William Broe, former high-level CIA official, dies at 97

By T. Rees Shapiro
Washington Post Staff Writer
Tuesday, October 26, 2010; 6:01 PM

William V. Broe, 97, a CIA officer who rose to become chief of operations in the Western Hemisphere and oversaw the agency's covert missions to destabilize the government of Salvador Allende, Chile's Marxist president, died of congestive heart failure Sept. 28 at a nursing home in Hingham, Mass. He was a resident of North Scituate, Mass.

Mr. Broe was an FBI special agent before joining the fledgling CIA in 1948. He held many assignments in the Far East as he worked his way up the organizational ranks. He was station chief in Toyko before becoming chief of the Western Hemisphere division in 1965.

He held that job for seven years, during which time the division conducted clandestine operations in South America. Many of its efforts were a response to government concerns about the possible spread of communism and Soviet influence.

In March 1973, Mr. Broe made headlines after his "unprecedented" appearance before Senate investigators looking into CIA activities in South America. Specifically, the investigators were interested in the agency's alleged collaboration with International Telephone and Telegraph to interfere in Chilean political affairs.

ITT had worked actively against Allende's election in 1970, spending hundreds of thousands of dollars to fund political opposition. Once Allende was in power, the conglomerate feared its business interests in Chile would be nationalized.

Mr. Broe's testimony marked the first time an active clandestine agent of the CIA spoke on the record for a Senate investigation.

In his testimony, Mr. Broe said that he had met multiple times with ITT Chief Executive Harold Geneen and Senior Vice President Edward Gerrity under direct orders from CIA Director Richard Helms.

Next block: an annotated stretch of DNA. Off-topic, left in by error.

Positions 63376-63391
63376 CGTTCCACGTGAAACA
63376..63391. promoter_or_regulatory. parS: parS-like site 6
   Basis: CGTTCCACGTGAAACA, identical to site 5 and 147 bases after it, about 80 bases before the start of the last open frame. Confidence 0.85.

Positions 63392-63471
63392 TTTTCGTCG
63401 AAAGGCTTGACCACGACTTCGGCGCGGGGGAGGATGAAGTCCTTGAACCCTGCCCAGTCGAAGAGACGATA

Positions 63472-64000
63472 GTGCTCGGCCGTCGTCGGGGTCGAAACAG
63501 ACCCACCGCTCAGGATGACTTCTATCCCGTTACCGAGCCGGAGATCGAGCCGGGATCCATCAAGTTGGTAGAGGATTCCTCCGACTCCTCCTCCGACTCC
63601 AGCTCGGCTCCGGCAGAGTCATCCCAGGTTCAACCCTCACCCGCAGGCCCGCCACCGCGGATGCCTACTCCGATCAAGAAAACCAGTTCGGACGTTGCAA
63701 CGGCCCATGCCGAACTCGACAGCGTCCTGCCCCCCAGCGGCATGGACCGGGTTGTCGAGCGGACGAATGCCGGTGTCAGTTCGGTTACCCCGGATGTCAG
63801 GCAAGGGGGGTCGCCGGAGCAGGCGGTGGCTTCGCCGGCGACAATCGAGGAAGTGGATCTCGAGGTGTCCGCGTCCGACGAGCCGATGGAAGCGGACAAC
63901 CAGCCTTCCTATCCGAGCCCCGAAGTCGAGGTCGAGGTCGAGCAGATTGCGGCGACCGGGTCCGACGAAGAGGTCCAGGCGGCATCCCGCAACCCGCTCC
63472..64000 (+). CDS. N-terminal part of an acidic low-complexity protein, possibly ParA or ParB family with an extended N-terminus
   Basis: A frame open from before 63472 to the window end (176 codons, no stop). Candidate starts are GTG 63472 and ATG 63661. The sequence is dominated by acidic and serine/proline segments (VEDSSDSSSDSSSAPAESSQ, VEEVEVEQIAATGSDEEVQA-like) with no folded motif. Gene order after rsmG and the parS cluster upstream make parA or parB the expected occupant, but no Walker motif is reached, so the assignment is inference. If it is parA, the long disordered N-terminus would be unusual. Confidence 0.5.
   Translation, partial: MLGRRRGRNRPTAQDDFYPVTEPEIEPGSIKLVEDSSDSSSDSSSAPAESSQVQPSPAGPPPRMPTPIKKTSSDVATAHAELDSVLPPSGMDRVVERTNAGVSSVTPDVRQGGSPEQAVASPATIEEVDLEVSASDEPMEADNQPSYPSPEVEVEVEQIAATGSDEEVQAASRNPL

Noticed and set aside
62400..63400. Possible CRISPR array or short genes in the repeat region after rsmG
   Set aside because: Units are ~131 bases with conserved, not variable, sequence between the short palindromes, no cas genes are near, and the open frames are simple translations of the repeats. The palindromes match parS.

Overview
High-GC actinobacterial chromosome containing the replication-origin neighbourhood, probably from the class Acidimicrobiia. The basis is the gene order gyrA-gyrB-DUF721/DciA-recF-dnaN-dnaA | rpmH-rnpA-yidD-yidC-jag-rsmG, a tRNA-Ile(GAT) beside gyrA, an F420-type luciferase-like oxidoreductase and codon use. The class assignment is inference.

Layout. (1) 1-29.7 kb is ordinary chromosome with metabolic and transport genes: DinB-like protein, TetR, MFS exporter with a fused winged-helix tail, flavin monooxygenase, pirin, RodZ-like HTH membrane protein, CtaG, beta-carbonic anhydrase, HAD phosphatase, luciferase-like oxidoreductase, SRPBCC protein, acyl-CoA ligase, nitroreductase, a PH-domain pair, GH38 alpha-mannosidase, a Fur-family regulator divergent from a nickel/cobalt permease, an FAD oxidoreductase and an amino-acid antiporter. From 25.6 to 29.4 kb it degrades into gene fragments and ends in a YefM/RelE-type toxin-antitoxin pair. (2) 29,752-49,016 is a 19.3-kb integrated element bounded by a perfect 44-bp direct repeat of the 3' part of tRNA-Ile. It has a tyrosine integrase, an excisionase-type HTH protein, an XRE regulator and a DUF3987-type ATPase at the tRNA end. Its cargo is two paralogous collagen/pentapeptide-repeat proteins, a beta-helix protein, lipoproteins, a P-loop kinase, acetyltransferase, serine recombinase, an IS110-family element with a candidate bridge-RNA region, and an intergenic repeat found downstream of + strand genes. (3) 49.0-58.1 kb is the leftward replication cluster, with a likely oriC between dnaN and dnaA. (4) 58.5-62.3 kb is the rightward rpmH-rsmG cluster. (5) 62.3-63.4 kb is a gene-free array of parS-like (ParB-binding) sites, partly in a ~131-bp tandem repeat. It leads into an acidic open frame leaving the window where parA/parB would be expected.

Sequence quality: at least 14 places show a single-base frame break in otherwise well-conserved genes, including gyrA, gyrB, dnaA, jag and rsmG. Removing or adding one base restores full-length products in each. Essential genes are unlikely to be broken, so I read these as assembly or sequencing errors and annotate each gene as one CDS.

Mr. Broe, Geneen and Gerrity discussed employing a coordinated plan between the telecommunications conglomerate and the spy agency to create fiscal instability in Chile.

"There was a thesis," Mr. Broe told the Senate investigators, "that additional deterioration in the economic situation could influence a large number" of voters to push Allende out of office.

The ITT executives also offered to provide the CIA with funding to support an Allende presidential opponent, but Mr. Broe reportedly turned them down.

Peter Kornbluh, senior analyst at the National Security Archive at George Washington University and author of a 2003 book on Chile called "The Pinochet File," said in an interview that Mr. Broe was deeply "involved in operations to thwart" Allende's presidency.

Kornbluh said the CIA's connection and collaboration with ITT was one of the spy agency's biggest blunders because it set in motion the use of corporate money to fund covert U.S. foreign policy.

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